Nippy and Sugarloaf

In the end I always wound up telling the same story to that cheeky little girl who doggedly squirmed beside me as I strolled the April meadows, as if she had a little green lizard in her panties. She was the youngest daughter of our nearest neighbors, a wily, ham-fisted family of farmers to whom she in fact bore no resemblance, as she had a sparkling wit and was rather frail. But as soon I would set out to pick a few bunches of wild narcissus, fill a basket with meadow mushrooms, spot a hare’s form, or even set a rabbit trap, there she was, getting under foot. You’d think that all the livelong day she were watching my comings and goings, observing my slightest movement, because as soon as I would shut the door behind me, there she would be, hovering ’round my heels, demanding the story yet again, determined to ford streams and climb fences with me wherever the heck I went.

I called her Strawberry because of the freshness of her little girl’s skin, her country complexion; her real name was Marie, pure and simple. But whenever it was just the two of us, I called her Strawberry; she found that funny and smiled at our shared secret. In the spring, as I was saying, I would go daffodil picking. I was well acquainted with the meadows below the village that suddenly, from one day to the next, turn from emerald green to the most phenomenal bright yellow that exists and whose fragrance, wafting up to the houses at the village edge, would plunge the yokels into blatant, naïve excitement.  Strawberry was always by my side. In the summer, we would run down the slopes chasing some farmyard fowl with its idiotic fears, laughing our heads off and shouting like savages under the sun, dressed in practically nothing. And if sometimes of a morning I would feel like fishing trout in the river or else at the end of a warm afternoon if I would leave on a whim to swim in the freezing waters of the stream, Strawberry would be there. Autumn, winter, mushrooms or snowballs: Strawberry.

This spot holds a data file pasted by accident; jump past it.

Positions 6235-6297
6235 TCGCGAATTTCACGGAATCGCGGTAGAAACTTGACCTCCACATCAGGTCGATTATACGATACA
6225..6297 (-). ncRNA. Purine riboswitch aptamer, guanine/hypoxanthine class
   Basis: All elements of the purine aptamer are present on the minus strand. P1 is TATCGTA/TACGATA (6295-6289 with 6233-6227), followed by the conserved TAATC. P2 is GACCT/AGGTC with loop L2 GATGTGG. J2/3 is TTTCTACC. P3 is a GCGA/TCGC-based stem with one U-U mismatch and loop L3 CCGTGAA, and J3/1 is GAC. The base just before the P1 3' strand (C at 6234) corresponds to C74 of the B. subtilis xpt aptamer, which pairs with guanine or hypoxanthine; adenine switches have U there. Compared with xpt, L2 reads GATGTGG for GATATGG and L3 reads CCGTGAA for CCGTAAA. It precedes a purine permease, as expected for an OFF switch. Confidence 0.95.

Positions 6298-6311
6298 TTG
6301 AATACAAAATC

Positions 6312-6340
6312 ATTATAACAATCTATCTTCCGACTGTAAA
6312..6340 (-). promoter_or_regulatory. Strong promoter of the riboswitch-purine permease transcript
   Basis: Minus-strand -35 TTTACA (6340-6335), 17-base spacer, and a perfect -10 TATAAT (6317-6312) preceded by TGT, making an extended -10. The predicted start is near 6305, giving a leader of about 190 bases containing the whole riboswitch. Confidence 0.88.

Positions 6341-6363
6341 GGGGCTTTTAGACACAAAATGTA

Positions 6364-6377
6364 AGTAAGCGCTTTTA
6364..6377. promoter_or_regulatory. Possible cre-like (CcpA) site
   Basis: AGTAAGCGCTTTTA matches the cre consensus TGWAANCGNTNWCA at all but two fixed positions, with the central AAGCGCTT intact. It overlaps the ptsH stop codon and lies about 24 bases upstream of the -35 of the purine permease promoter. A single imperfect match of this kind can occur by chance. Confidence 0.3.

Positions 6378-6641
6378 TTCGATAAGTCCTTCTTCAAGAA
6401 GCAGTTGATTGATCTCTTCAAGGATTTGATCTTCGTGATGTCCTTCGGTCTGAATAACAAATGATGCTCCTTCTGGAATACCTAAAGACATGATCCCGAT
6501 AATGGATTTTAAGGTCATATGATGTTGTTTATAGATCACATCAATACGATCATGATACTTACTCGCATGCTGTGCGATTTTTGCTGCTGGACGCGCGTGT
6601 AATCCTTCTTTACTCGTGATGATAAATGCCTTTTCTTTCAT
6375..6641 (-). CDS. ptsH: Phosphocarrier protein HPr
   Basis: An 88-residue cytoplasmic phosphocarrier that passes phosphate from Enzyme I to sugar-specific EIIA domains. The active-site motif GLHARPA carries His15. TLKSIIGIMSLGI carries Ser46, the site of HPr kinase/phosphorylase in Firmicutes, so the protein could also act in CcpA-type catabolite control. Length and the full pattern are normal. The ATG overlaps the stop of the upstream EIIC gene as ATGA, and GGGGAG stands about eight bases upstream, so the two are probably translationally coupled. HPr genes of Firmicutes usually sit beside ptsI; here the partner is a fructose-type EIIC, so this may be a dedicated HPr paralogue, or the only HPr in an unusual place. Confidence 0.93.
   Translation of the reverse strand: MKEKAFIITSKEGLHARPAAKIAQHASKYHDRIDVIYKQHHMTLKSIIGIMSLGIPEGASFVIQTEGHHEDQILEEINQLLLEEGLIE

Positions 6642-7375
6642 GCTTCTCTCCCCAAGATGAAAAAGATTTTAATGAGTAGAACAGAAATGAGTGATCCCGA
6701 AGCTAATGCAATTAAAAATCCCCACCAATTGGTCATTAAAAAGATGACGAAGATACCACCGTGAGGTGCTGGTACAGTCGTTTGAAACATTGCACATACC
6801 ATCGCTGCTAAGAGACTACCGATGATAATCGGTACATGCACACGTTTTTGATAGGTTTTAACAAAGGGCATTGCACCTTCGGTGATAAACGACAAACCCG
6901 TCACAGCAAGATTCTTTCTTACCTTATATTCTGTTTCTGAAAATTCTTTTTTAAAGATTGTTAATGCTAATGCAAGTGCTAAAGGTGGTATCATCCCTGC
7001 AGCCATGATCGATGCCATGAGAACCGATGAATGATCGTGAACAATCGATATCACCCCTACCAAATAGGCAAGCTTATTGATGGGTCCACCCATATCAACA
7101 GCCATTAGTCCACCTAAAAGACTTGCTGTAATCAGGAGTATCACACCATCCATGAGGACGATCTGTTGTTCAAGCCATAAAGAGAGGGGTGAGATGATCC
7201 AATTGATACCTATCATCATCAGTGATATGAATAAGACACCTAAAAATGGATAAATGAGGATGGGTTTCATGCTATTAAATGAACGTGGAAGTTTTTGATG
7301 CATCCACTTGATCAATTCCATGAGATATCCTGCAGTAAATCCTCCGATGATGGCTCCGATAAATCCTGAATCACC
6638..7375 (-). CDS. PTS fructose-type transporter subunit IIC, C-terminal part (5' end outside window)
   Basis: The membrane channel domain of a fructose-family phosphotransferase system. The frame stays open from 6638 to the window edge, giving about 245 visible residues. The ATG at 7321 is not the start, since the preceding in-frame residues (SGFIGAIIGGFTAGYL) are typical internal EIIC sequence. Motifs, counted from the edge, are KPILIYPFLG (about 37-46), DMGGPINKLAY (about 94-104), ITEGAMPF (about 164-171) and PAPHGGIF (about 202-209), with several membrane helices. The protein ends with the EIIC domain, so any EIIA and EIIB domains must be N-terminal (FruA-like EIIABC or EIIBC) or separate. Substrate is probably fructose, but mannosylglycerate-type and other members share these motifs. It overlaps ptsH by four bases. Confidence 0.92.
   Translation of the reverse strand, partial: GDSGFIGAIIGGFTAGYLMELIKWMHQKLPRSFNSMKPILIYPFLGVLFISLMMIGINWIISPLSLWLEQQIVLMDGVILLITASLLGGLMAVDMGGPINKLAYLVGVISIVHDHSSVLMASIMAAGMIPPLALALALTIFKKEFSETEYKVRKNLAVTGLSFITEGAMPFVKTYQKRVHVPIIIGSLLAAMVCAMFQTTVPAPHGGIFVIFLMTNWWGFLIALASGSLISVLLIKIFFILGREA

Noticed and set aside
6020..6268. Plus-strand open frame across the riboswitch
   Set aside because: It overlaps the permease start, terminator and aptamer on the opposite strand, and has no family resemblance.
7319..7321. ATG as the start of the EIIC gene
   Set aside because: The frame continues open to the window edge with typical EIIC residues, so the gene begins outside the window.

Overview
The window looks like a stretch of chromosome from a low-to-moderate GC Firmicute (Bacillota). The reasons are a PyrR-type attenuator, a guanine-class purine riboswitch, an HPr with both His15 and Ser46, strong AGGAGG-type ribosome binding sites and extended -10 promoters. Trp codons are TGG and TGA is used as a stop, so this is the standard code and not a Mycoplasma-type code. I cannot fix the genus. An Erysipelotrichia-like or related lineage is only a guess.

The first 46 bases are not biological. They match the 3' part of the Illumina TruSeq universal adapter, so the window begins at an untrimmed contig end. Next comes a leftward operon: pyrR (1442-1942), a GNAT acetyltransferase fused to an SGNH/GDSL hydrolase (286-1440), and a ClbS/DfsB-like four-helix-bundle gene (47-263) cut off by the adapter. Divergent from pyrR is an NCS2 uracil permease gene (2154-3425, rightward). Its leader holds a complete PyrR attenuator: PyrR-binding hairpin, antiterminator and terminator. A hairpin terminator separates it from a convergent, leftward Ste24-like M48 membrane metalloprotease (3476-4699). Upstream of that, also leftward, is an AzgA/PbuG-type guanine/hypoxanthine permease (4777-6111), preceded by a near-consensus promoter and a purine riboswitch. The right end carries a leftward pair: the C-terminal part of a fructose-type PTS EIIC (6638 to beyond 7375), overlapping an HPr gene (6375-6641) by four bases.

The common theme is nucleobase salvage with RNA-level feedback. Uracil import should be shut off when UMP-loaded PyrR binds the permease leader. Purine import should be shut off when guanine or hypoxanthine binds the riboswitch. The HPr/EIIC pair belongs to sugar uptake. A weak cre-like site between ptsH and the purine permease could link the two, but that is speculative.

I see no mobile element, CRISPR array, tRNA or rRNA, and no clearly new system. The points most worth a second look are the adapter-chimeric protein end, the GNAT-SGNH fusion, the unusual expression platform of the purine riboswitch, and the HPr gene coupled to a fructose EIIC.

But whatever the season, I couldn’t get out of it, in the middle of our walk she’d be at it again, begging once more with her wheedling ways: “Tell me the story of Nippy and Sugarloaf, come on, tell me, I want to hear it.” So we would stop wherever the wind had blown us, especially in summer, we would lie on a grassy slope and I would tell her one more time about Nippy and Sugarloaf, all the while wondering if the tale was entirely appropriate for such a little girl.

I would have wanted to explain myself to you

See, I’m like those shirts that have been freshly ironed with a damp cloth that you place very, very carefully in the boiled leather valise along with the perfectly pleated trousers and those sweaters of coarse wool to keep out the dank cold of the mountains and you hold it all together with two canvas straps so that nothing shifts during the journey (but without pulling on them too tightly lest the top shirt suffer), and we regretfully close up the suitcase thinking it’ll be everybody for him–or herself the next day when at first light I will set off alone to go there.